Conquering Correlative Conjunctions in Sentence Synthesis: 3 Commandments to Comply with


In synthesis and transformation, have you ever been penalised for errors like the following?


These errors are especially common in questions that involve the following pairs of words:

  • Both…and

  • Prefer…to

  • Rather…than

  • Either…or

  • Neither…nor

The above pairs of words are known as correlative conjunctions. A correlative conjunction is a matched pair of words that joins two words, phrases, or clauses that are balanced together.

The difficulty with handling such correlative conjunctions is that there are a few rules that one must apply for sentences that contain them. Today, I’ll be sharing these 3 rules that govern the usage of correlative conjunctions.


1. Parallelism

For correlative conjunctions, the word or phrase that follows each conjunction must be matched. This creates a logical balance, called parallelism, in the resultant sentence. Let’s look at the following examples:


Correlative conjunctions require parallel structures behind each conjunction. This means noun + noun, adjective + adjective, verb + verb, adverb + adverb or prepositional phrase + prepositional phrase.Correlative conjunctions require parallel structures behind each conjunction. This means noun + noun, adjective + adjective, verb + verb, adverb + adverb or prepositional phrase + prepositional phrase.

For example (B) above, the word ‘the’ must be added for ‘dog’ because it must match ‘the cat’.


For example (C) above, the first answer is wrong because a verb (take my cousin) follows ‘either’ but a noun (me) follows ‘or’. There is hence no parallelism in the sentence. The 2 correct answers show parallelism because they follow the structures:

  • either [verb] or [verb]

  • either [noun] or [noun]

For such questions like (C), you could create parallelism by repeating the verb behind the second part of the correlative conjunction, or you could shift the verb all the way to the front, before the first part.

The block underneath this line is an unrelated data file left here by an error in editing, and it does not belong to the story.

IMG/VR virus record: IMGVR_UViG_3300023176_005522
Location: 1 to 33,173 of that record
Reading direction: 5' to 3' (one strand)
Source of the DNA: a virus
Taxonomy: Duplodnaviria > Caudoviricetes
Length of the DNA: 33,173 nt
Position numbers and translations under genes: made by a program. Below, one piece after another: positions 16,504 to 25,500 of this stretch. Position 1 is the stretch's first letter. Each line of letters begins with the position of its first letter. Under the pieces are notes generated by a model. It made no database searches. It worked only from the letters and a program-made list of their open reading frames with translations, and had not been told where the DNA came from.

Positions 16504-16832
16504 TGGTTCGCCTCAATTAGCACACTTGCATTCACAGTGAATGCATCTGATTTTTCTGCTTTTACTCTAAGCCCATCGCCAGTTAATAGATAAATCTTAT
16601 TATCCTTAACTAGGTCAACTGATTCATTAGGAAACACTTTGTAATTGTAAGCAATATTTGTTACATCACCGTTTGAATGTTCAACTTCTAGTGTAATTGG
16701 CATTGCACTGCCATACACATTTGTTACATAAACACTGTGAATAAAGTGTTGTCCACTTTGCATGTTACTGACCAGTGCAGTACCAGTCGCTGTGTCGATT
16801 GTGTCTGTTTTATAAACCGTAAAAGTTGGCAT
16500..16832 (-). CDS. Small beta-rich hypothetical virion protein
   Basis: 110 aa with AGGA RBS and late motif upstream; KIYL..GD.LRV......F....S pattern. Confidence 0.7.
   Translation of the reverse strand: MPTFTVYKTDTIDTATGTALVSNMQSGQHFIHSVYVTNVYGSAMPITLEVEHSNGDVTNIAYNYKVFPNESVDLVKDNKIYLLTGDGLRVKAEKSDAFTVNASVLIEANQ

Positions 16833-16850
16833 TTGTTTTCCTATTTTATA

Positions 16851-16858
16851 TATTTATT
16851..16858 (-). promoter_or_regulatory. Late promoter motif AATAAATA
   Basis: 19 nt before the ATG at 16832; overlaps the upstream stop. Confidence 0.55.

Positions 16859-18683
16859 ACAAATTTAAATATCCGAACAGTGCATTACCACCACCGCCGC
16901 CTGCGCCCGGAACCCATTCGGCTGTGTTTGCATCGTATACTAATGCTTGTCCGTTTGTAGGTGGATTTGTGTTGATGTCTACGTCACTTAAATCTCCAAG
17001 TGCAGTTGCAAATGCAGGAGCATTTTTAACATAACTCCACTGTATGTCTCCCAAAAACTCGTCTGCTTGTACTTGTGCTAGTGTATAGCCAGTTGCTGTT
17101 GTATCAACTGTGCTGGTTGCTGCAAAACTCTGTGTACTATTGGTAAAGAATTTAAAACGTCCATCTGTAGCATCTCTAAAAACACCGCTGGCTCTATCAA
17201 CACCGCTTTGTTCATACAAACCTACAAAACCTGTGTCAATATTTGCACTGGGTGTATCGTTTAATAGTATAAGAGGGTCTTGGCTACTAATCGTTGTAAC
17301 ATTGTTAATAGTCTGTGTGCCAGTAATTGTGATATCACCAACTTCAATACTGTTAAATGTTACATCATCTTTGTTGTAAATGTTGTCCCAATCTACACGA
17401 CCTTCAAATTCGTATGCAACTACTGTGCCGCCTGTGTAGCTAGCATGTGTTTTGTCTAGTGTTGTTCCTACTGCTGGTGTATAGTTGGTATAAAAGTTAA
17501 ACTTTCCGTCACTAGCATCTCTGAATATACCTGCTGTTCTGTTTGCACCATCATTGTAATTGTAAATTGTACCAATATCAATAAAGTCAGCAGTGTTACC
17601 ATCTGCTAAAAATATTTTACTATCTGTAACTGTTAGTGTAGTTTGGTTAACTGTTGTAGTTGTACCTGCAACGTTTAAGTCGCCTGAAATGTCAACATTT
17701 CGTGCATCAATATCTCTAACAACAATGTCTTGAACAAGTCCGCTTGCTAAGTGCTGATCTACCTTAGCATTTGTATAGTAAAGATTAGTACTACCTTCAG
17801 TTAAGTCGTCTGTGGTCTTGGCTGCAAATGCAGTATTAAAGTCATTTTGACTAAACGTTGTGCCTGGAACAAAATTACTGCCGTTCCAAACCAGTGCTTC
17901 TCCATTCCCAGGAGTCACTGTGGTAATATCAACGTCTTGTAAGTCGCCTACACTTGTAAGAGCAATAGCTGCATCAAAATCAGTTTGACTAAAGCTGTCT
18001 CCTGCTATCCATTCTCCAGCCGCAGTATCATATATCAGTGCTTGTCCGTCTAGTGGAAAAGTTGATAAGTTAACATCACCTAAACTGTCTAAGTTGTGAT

2. Subject-verb agreement (for either…or / neither…nor)

The subject-verb agreement for ‘either…or’ and ‘neither…nor’ can be tricky. For these 2 correlative conjunctions, it is the noun closer to the verb that decides whether the verb should be singular or plural.


There is a simple way to remember the subject-verb agreement for ‘either…or’ and ‘neither…nor’. Apply the bridge rule! Draw a bridge between the correlative conjunction pair. The noun outside of the bridge will decide whether the verb is singular or plural.


3. Pronoun agreement (for either…or / neither…nor)

Lastly, there needs to be pronoun agreement for ‘either…or’ and ‘neither…nor’ sentences. Again, it is the noun closer to the pronoun that decides how the pronoun will look like. Let’s take a look at some examples:

3. Pronoun agreement (for either…or / neither…nor)

Once again, you can apply the bridge rule to check your pronoun agreement. The noun outside of the bridge will decide the pronoun.

3. Pronoun agreement (for either…or / neither…nor)

I hope that you have learnt something useful for correlative conjunctions! Let’s check and see if you have internalised these rules with the questions below! (The answers can be found below!)


Q1. My brother does not like watching television. He likes to read instead.

___________________________ prefers ___________________________

Q2. Lina will not study for her Science exam. She will not study for her English exam.

___________________________ neither ___________________________

Q3. The children are participating in the race. The adults are participating in the race.

Both ______________________________________________________






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Ms. Quek

Ms. Quek is an English Teacher at Lil’ but Mighty. She is dedicated to helping her students do well in the language through a focus on the learning process. As an educator, she believes in creating a nurturing and stimulating environment for students to learn.

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